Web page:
A federal judge in Oregon ruled that 21 young people have the right to sue the federal government for failing to properly protect future generations from the dangers of climate change.
In this landmark decision, Magistrate Judge Thomas Coffin took his cue, in part, from a lower court in the Netherlands that said the Dutch government must act on climate change because of its existential threat to its citizens.
The case now goes to US District Court Judge Ann Aiken, who will determine if and when there would be a trial. According to Pat Parenteau, a law professor at Vermont Law School, if the case did go to trial, it would be “the trial of the century.”
“It'll outdo the Scopes trial,” Parenteau say, “because you’re going to have all kinds of climate scientists coming in saying how grave the threat is and how little time we have to address it, and that would be a very interesting spectacle, frankly.” But Parenteau believes a trial is a remote possibility. Aiken may even reject the recommendation of the magistrate judge.
“Judge Coffin has done something no other judge has been willing to do,” Parenteau explains, “which is to recognize that the youthful plaintiffs have a potential constitutional claim that the United States government is falling down in its duty to protect the younger generation from the threats of climate change going forward.”
The case is one of a series of lawsuits filed in federal and state courts by a group called Our Children's Trust. In the past, Parenteau says, the children who are the named plaintiffs have won only some minor procedural victories, so this recent ruling is significant.
The plaintiffs are claiming their rights are being violated under the ninth amendment to the US Constitution, Parenteau explains. “This is the same amendment that has given rise to the right to privacy, to marriage equality and to a variety of individual rights not spelled out in the constitution, but contained within what's called the penumbra of the ninth amendment. ... The judge is relying on case law from the Supreme Court that recognizes there are certain unwritten rights in the Constitution that come to light, if you will, as judges evaluate threats to American citizens.”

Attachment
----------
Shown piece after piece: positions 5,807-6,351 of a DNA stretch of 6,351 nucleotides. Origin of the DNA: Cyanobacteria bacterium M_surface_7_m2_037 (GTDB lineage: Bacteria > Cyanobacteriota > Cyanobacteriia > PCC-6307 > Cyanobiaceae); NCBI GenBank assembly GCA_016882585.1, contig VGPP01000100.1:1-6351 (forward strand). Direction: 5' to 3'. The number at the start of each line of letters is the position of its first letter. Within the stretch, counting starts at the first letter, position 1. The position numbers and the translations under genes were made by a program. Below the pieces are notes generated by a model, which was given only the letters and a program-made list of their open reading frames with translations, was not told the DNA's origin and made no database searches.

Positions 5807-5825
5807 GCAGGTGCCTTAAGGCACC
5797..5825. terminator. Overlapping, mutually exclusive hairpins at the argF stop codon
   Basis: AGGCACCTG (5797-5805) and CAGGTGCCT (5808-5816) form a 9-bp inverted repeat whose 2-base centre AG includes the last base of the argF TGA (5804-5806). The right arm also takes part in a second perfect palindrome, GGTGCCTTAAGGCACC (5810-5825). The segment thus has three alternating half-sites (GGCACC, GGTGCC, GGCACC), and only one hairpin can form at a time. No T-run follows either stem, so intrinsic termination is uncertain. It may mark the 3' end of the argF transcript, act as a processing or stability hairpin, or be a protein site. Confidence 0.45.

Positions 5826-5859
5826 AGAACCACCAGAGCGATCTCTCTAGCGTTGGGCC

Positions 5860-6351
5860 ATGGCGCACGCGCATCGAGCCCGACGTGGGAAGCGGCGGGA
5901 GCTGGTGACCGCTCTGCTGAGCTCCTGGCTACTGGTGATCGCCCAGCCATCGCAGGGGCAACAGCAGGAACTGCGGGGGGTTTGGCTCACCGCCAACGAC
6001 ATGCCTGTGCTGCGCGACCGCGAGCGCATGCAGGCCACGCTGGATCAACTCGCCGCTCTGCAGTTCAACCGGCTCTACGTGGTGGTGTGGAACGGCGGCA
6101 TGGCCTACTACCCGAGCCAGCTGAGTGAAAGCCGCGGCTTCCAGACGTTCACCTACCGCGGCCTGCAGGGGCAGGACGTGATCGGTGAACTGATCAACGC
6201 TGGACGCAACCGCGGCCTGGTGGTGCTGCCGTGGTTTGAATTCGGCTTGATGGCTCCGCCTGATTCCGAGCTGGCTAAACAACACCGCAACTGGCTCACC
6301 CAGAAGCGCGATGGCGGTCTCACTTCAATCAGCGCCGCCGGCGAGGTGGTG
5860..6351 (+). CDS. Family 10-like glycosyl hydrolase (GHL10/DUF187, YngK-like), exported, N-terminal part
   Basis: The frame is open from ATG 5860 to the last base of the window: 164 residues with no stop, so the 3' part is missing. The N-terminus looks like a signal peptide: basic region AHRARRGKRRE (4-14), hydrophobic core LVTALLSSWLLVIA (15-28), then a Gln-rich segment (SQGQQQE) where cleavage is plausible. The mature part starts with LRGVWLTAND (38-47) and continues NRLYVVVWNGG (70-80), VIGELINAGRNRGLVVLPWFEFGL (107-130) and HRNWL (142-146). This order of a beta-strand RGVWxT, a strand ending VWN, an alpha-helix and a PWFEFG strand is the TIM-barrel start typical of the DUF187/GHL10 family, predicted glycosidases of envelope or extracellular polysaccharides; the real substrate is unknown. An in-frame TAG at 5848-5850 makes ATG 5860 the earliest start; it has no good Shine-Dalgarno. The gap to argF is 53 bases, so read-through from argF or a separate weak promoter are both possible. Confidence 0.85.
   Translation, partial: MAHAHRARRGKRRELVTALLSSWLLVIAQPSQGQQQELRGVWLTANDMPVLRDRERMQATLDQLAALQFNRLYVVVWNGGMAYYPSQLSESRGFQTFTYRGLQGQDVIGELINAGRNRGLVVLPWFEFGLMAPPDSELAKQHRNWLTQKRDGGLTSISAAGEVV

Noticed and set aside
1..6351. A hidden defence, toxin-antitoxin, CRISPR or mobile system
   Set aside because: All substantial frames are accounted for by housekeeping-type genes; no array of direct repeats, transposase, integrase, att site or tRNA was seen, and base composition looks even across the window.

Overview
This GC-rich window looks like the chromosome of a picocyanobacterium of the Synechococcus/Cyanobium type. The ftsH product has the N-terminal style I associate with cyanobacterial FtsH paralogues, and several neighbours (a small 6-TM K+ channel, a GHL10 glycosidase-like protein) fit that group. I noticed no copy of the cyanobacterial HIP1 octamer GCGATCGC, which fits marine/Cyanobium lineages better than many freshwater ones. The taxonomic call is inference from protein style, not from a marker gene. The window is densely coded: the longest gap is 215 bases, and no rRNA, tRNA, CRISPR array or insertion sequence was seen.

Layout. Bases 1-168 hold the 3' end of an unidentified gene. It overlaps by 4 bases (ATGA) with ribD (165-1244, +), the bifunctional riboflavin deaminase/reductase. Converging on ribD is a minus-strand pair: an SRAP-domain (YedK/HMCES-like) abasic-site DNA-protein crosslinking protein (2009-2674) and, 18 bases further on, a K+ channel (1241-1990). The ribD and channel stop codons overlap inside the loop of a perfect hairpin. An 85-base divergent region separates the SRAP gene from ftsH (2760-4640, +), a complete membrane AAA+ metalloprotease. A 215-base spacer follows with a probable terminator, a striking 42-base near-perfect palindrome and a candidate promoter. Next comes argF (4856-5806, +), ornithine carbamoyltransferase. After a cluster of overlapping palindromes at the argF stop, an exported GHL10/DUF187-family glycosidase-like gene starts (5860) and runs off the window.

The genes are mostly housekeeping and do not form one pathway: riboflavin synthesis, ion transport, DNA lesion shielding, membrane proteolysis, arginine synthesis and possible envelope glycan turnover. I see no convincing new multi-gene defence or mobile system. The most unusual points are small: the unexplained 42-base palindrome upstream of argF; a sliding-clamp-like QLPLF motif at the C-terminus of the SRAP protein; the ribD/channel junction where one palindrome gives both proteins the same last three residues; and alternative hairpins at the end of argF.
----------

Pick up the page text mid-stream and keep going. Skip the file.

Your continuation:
In this case, the youth are saying they face threats from the effects of climate change that older generations of Americans will not face, because they won’t live long enough to see the consequences. “The children are saying, ‘We're a special class when it comes to climate change, because the only way for us to avoid the effects ... is if efforts are stepped up now to reduce carbon pollution,’” Parenteau says. “That's what makes this both a fascinating case and a really difficult case for the courts to deal with.”
The plaintiffs are seeking a broad range of remedies from the court. They ask that the government do an accounting of the greenhouse gas emissions occurring today and to explain how it plans to reduce those emissions in the future and over what period of time. They are specifically asking that the court order the government to reduce the loading of carbon in the atmosphere to 350 parts per million, the level that has been recommended by several respected climate scientists, including James Hansen, who is named as a guardian in the case.
“They're asking for an extraordinary relief, never before ordered by a court,” Parenteau says, “telling the government to begin reducing carbon emissions and, literally, bring them down to a point where there is, at least, no longer a serious threat from climate change.”
Parenteau believes the courts are going to have a hard time ordering the United States government to take the steps the plaintiffs seek. “It may be that the real value of a case like this is to elevate this issue in the court of public opinion ... and try to get the elected politicians to respond to this,” he says.
On the other hand, Parenteau notes, courts have recognized the right of "bodily integrity" — that is, the right to be free of contaminants or threats to health that emanate from permitted government activities or from activities that are not restricted by the government, but should be.
“It's in that vein, I think, that this judge is referring to climate change as not only a threat to the bodily integrity of these young plaintiffs, but, even more fundamentally, a threat to the very viability of ecosystems to provide food and shelter and so forth for citizens,” Parenteau says.
“In that sense, it’s at the outer edges, certainly, of constitutional theory, but the idea that American citizens should be protected from an existential threat like climate change is not really that far-fetched,” he concludes. “It is, after all, the fundamental duty of government to protect the citizens from existential threats — and that's exactly what climate change represents.”